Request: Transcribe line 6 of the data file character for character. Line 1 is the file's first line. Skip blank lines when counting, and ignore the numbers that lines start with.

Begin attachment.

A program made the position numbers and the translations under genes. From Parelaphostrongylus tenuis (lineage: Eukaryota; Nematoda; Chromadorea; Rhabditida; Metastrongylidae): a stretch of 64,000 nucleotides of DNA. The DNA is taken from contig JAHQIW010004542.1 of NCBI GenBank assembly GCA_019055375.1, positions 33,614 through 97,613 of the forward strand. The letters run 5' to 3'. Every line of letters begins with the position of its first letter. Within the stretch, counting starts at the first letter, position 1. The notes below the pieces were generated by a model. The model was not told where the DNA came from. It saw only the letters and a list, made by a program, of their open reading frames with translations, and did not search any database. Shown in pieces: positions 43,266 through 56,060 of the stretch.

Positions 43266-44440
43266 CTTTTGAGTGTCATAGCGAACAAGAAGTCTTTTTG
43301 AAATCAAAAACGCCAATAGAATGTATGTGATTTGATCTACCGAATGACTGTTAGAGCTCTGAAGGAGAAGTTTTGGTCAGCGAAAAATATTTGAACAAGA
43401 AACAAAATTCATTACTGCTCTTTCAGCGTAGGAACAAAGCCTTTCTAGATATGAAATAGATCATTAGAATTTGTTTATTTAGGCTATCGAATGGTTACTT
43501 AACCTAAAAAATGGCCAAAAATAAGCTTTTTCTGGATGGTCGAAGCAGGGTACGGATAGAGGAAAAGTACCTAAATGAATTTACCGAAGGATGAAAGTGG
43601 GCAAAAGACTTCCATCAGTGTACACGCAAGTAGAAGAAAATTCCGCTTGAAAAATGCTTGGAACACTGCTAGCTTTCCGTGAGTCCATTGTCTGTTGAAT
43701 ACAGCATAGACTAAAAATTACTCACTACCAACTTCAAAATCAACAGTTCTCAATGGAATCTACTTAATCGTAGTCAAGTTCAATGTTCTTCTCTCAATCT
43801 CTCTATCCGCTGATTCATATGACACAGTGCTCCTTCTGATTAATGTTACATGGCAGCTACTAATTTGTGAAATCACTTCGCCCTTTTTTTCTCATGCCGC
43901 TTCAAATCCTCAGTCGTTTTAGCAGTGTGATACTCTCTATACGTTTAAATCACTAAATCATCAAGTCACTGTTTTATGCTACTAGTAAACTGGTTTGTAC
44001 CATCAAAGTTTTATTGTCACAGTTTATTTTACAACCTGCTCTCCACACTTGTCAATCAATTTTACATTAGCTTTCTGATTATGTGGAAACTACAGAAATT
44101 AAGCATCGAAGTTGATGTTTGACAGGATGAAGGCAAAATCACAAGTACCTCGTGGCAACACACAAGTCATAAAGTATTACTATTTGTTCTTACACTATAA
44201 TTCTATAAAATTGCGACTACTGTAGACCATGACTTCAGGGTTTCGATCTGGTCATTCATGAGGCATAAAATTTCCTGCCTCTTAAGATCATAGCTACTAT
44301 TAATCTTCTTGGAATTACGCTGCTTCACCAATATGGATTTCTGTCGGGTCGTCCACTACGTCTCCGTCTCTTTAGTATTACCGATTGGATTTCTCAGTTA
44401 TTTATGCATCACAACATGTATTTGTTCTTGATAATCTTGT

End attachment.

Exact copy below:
43501 AACCTAAAAAATGGCCAAAAATAAGCTTTTTCTGGATGGTCGAAGCAGGGTACGGATAGAGGAAAAGTACCTAAATGAATTTACCGAAGGATGAAAGTGG